An intervention at a free clinic that included comprehensive care for hearing was able to provide recycled, donated hearing aids to low-income adults, according to a study published in JAMA Otolaryngology–Head and Neck Surgery published online June 15, 2017.
Aileen P. Wertz, MD, a fifth-year resident in otolaryngology at the University of Michigan Health System in Ann Arbor, and her colleagues examined the feasibility and outcomes of a partnership between a free independent clinic (Hope Clinic, Ypsilanti, Mich.) for indigent patients and an academic medical center (University of Michigan Health System) in providing hearing aids. The program (Hope for Hearing) secured donated hearing aids, which were obtained by placing advertisements and through direct purchases using funding provided by a $5,000 intramural grant. During the study period, a total of 84 hearing aids were donated. Seventeen hearing aids (20%) were purchased with grant funding; the remainder were donated. Supplies required to make ear molds were also purchased with grant money.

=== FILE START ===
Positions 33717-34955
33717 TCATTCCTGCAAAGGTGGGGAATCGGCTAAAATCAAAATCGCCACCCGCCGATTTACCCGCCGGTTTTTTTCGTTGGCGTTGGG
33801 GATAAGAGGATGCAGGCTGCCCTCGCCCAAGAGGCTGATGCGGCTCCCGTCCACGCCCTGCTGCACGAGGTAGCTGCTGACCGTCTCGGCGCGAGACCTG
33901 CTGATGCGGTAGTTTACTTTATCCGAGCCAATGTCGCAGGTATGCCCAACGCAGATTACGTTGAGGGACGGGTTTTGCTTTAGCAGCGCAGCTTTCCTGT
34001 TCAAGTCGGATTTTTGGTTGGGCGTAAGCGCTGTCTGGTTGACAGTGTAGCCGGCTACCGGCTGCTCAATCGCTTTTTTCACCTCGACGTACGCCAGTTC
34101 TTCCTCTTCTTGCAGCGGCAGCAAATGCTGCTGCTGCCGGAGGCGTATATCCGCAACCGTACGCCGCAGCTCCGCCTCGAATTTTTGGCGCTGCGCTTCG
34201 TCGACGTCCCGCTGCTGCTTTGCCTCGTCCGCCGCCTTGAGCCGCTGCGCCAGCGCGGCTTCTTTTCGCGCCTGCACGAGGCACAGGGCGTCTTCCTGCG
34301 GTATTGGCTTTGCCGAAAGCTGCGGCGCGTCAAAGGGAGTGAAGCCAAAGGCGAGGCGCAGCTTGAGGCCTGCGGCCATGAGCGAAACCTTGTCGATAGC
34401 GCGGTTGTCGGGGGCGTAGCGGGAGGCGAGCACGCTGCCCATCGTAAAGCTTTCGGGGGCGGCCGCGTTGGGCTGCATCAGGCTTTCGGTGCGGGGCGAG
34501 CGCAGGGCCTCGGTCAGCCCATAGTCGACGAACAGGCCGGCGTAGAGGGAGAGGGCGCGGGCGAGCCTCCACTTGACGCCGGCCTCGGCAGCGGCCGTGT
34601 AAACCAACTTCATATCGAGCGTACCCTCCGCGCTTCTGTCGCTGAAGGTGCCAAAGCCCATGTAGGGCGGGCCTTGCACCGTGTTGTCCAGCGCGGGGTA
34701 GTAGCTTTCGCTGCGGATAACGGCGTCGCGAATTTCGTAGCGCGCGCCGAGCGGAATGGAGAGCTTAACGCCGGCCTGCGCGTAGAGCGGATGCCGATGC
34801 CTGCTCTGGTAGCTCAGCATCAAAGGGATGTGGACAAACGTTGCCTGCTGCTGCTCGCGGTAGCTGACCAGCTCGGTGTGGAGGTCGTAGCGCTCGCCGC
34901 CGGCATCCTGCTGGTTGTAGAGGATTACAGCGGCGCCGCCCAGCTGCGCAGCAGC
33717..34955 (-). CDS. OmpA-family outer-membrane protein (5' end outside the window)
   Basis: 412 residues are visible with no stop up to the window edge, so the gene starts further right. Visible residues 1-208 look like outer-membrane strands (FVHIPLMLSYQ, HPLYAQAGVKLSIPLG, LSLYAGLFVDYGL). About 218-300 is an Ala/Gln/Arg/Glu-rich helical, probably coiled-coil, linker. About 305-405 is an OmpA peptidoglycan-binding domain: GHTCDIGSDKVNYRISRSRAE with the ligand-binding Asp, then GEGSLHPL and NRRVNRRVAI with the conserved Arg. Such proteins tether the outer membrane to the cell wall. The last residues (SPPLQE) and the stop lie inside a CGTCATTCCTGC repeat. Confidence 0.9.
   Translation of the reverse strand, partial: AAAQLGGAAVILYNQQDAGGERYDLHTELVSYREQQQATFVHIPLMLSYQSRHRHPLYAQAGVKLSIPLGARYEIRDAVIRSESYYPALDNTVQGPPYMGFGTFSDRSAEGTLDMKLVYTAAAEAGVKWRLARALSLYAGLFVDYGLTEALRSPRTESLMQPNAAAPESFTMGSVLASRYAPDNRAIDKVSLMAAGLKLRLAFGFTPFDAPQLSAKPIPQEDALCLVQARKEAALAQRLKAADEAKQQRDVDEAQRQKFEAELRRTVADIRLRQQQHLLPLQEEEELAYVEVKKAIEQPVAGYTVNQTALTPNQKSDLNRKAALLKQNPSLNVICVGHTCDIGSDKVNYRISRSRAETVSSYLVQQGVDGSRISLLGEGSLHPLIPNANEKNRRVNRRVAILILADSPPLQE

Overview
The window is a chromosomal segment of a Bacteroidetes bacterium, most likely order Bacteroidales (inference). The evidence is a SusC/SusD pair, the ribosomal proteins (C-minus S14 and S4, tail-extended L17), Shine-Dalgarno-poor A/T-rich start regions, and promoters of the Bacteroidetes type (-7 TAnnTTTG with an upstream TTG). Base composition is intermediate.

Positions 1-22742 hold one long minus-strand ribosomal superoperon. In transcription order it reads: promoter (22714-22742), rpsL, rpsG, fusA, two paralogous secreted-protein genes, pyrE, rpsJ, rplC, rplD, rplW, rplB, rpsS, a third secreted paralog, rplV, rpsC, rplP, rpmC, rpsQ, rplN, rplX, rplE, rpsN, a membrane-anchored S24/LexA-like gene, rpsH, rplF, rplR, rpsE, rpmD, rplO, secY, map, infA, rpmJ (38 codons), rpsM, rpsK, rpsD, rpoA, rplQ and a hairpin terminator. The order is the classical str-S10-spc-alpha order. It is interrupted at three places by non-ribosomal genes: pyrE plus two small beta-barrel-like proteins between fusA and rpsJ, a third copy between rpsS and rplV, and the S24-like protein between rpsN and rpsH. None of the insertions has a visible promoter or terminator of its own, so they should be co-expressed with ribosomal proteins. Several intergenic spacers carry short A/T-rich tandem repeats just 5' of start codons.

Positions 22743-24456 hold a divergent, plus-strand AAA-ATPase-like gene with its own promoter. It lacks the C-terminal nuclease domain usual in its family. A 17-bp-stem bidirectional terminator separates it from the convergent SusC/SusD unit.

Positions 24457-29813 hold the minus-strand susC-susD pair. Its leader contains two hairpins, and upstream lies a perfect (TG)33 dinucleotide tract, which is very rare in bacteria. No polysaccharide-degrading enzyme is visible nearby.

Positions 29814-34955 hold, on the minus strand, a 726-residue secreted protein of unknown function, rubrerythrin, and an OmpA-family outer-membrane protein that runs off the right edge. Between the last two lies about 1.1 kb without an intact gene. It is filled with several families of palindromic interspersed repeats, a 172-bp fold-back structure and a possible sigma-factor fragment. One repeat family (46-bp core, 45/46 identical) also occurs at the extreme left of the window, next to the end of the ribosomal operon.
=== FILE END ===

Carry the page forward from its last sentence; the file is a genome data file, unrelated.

A total of 54 patients had audiograms performed. The patients were provided with free audiograms, hearing aid molds, and hearing aid programming, as well as follow-up appointments to ensure continued proper functioning of their hearing aids. Since 2013, a total of 34 patients have qualified for the free program and were offered hearing aid services. Of these, 20 patients (59%) have been fitted or are being fitted with free hearing aids. The value of services provided is estimated to be $2,260 per patient.
The authors noted that the opportunity for low-income patients to benefit from hearing rehabilitation at minimal personal cost can represent an effective extension of safety net services.